All the warning signs of dementia or alzheimers that you have mentioned, are of course true, but, and this is a big 'but', they can occur at any age, isolated and temporarily, when you are very busy, or if you are thinking about the next task before finishing the one you are doing. I am close to seventy and occasionally I forget where I have put something or I have to ask my daughter, a second time, which day she is coming to dinner, simply because we have arranged several appointments and one has slipped my mind or I have not put it in my diary. Too many elderly people have been shut away in homes simply because unqualified offspring think they know better.

    • VirginiaLynne profile image
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      Virginia Kearney 4 years ago from United States

      Emmanuel--we also went through 2 years of not knowing what was happening to my husband's parents. That is one of the main reasons I wrote this Hub--so other people would have better information than we were able to get online.

    • Emmanuel Kariuki profile image

      Emmanuel Kariuki 4 years ago from Nairobi, Kenya

      My dad went into dementia and inspite of all the warning signs above, no one had an inkling what was going on. This hub is a great resource for everybody with aging relatives, not to mention that we are aging too. Great hub and shared.

    • VirginiaLynne profile image
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      Virginia Kearney 4 years ago from United States

      Thanks adrienne--I did a lot of research for this article and the others I wrote about Alzheimer's because after caring for my in-laws, I wanted to understand this disease better. There are many more studies going on right now and more treatments, but the best thing is to recognize the early signs and do all you can to keep your brain healthy.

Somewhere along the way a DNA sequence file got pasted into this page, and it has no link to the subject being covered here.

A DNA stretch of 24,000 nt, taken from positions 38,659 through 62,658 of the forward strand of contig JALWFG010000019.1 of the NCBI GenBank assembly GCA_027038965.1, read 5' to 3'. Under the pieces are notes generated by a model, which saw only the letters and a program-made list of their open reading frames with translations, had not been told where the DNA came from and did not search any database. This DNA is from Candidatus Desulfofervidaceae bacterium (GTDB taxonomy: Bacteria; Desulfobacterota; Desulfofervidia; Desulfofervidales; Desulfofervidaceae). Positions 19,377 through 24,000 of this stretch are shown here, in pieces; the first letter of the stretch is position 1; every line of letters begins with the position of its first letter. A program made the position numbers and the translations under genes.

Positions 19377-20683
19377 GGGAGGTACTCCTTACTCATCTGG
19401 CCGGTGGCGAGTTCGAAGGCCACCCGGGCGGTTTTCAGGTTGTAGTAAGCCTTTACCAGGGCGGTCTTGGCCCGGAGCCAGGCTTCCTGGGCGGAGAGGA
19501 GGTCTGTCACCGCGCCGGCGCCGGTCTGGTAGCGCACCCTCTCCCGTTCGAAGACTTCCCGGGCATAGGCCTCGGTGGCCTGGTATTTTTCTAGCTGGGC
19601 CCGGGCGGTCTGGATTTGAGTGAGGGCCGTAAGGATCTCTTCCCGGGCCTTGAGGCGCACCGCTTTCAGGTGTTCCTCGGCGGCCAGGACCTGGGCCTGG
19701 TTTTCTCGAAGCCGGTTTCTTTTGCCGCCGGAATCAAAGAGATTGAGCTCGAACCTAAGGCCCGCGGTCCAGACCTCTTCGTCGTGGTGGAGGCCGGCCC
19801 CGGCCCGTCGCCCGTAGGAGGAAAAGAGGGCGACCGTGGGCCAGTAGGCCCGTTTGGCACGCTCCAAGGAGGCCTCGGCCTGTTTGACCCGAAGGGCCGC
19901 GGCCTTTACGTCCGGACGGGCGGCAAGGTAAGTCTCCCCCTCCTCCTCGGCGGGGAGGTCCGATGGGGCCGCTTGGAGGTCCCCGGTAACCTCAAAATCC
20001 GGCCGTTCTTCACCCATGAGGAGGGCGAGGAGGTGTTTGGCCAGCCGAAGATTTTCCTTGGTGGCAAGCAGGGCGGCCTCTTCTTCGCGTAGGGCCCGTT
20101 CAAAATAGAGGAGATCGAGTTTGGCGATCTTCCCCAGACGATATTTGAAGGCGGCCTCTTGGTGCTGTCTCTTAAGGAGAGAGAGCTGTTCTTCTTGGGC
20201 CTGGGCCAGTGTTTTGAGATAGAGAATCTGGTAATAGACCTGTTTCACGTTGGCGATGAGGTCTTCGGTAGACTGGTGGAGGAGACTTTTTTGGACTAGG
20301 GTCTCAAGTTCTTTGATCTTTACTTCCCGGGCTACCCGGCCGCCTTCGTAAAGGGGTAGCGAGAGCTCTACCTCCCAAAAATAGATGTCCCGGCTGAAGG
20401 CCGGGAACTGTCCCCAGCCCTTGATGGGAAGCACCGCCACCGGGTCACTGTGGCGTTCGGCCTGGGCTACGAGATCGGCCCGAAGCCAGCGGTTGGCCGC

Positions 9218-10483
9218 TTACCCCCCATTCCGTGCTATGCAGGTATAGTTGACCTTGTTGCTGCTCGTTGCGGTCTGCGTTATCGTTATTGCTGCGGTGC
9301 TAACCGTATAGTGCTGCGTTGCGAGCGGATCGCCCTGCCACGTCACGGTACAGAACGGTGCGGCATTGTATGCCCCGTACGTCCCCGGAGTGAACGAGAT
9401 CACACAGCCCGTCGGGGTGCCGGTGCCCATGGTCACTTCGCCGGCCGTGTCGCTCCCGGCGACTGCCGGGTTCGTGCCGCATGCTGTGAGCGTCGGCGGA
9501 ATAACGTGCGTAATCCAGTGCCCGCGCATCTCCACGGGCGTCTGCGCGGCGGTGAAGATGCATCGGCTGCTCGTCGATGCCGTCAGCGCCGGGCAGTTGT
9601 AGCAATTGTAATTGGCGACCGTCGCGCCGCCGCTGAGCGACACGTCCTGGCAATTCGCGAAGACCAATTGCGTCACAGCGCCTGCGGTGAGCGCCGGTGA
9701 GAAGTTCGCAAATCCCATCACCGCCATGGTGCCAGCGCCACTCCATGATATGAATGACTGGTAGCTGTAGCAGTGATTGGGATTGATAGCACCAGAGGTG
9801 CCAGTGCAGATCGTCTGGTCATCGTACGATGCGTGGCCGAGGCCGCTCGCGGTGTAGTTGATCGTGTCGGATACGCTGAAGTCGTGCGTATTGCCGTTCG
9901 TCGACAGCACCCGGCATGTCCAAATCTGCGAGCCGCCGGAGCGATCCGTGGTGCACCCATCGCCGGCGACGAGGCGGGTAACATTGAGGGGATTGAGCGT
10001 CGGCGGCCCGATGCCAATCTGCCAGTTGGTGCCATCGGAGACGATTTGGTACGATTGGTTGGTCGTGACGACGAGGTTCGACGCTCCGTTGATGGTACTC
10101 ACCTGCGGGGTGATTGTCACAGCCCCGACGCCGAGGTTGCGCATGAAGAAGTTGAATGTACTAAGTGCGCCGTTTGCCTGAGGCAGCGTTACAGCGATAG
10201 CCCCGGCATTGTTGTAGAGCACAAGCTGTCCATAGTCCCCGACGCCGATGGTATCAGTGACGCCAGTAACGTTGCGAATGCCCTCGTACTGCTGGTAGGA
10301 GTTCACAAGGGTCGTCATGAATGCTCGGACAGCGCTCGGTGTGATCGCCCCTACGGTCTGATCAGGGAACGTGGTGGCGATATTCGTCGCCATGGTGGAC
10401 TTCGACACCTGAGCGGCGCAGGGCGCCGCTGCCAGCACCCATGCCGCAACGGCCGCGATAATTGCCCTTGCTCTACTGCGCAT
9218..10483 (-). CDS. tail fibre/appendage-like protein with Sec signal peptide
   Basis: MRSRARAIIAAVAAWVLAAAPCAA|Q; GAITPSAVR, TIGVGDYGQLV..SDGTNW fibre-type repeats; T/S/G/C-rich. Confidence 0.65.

• adrienne2 profile image

      Adrienne F Manson 4 years ago from Atlanta

      This is one of the most in-depth articles I have read on the warning signs of Alzheimer. A lot of the warning signs on your list I was familiar with, but there was a lot of information here I did not know were warning signs.

      Have voted up and useful.

    • VirginiaLynne profile image
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      Virginia Kearney 4 years ago from United States

      Hi Li--I think that the key is changes in memory. If you are the same in remembering as you've always been then that is't Alzheimer's. Alzheimer's is a brain disease. if you look at an Alzheimer's brain, it looks damaged. most of what I,ve read suggests that the autoposy of a person who had Alzheimer's shows immediately that they had the disease. what is perhaps more interesting to me is that some people can have Alzheimer,s brains but function in life as if they did not have the disease. that's what I wrote my hub preventinng Alzheimer's about. i'm practicing these things myself even though Alzzheimer,s is not common in my family and we tend to live to the 90s. I think strategies to protect your brain lead to the best possible life as an older person.

    • Li Galo profile image

      Li Galo 4 years ago from Mainly the USA but Sometimes Abroad

      I've been forgetful and absent-minded since I was a child. But I am great at memorizing things like tax law, which I do annually to stay qualified to do taxes. I wonder then, can forgetfulness or absent mindedness mask things like ADD instead? I just wondered since I have many of the early warning signs on your list but, then again, I've always been this way... It's not like it's new. People remark about how I used to lose things as a child and not remember people's names that I had just met when I was a kid. I tended to think it was because it was easy for me to be distracted. It's even hard for me to finish articles here because I start surfing the web, or get on facebook, and then forget I was writing a hub because I'm so engrossed in everything else, I'll have 20 tabs open, lol!

    • Phil Plasma profile image

      Phil Plasma 4 years ago from Montreal, Quebec

      Great hub to introduce people to the early signs, your list of 20 items to look for is especially helpful. Thanks for sharing! Voted up and useful.

    • VirginiaLynne profile image